As the American economy continues to grow at a painfully slow pace, investors have begun to lose confidence in the once rock-solid greenback. This has pushed many investors into the relative safety of gold and other precious metals, many of which are now breaking through or approaching all-time highs. Even the much maligned euro -- despite a patch of weakness earlier this week -- has seen a spike in its value as of late, surging by close to 10% over the past three months. Given the ongoing troubles in the American market and the fact that even the euro has been gaining against the dollar, it should not come as a surprise to many to find out that the dollar has also been struggling against a variety of more fundamentally sound currencies as well.
While some smaller countries, such as Switzerland and South Korea, have been intervening in the currency markets throughout the year, a number of larger markets have resorted to selling their home currency on the open market and using the proceeds to buy dollars as well. While this process has a questionable long-term impact, few can argue that in the short-term, this technique can produce the desired effect. However, collateral damage is often felt throughout the home economy as well as in the American markets. With a significantly weaker currency, emerging markets have greater difficult buying up commodities and other global products which are generally traded in U.S. dollars. Meanwhile, in the U.S., a strong dollar could possibly prevent businesses from moving their operations here because of high costs, which end up simultaneously pricing out American exports to international markets [also read Top Performing Currency ETFs From The First Half Of The Year].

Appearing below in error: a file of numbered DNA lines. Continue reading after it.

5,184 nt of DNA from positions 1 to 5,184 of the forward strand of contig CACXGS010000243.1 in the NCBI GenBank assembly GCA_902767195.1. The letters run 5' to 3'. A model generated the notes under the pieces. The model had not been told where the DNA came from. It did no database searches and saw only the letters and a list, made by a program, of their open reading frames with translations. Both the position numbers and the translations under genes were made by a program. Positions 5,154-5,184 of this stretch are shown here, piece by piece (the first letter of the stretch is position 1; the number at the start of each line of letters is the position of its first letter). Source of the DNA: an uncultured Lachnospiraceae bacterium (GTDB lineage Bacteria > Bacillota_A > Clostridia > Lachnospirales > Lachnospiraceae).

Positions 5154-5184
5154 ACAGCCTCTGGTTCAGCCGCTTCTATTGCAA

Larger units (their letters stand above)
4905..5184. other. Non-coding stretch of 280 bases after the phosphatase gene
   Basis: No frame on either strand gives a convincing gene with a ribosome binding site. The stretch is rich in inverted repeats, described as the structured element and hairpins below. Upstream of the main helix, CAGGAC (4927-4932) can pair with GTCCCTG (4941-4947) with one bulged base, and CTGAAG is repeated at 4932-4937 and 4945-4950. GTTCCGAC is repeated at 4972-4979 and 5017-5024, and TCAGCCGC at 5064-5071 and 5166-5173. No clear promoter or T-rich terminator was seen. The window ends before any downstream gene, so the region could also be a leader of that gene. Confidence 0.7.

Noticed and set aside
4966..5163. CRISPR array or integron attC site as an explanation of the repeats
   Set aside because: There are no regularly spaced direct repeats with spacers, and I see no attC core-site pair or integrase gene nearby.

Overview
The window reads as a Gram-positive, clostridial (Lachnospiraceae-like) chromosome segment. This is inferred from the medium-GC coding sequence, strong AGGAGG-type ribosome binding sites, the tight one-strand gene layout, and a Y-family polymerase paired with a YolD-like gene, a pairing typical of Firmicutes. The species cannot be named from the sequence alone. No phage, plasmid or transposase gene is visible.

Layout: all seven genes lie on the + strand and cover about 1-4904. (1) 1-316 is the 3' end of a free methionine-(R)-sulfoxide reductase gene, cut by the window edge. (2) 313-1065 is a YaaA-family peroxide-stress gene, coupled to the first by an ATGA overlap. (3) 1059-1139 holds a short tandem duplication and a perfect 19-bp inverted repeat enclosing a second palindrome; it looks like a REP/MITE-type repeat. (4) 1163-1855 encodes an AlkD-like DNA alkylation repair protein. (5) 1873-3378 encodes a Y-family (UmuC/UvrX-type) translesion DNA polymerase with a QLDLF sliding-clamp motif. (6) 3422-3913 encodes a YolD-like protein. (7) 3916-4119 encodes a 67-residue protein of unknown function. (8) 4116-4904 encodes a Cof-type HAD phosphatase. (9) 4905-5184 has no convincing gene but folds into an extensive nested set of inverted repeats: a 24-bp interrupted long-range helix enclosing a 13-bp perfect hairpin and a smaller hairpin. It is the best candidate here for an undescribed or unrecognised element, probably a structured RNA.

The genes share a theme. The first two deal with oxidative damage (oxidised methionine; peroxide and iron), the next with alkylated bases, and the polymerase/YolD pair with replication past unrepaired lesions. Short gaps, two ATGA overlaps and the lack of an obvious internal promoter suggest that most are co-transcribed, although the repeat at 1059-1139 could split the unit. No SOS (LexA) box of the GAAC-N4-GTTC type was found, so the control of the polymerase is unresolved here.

In normal market conditions, this may fly under the radar of most since the practices help to keep commodity prices low and imports cheap and plentiful. But with an election coming up and near double-digit unemployment, these practices have been put under the microscope by a host of U.S. politicians who are taking a tough stance on the issue in an attempt to win votes and secure American manufacturing jobs. While there has been talk of "getting tough" on China regarding its currency policies for years, Congress finally backed up its words with actions. In a rare bipartisan show of support, the House voted 348 to 79 to allow tariffs to be imposed on countries that chronically undervalue their currencies.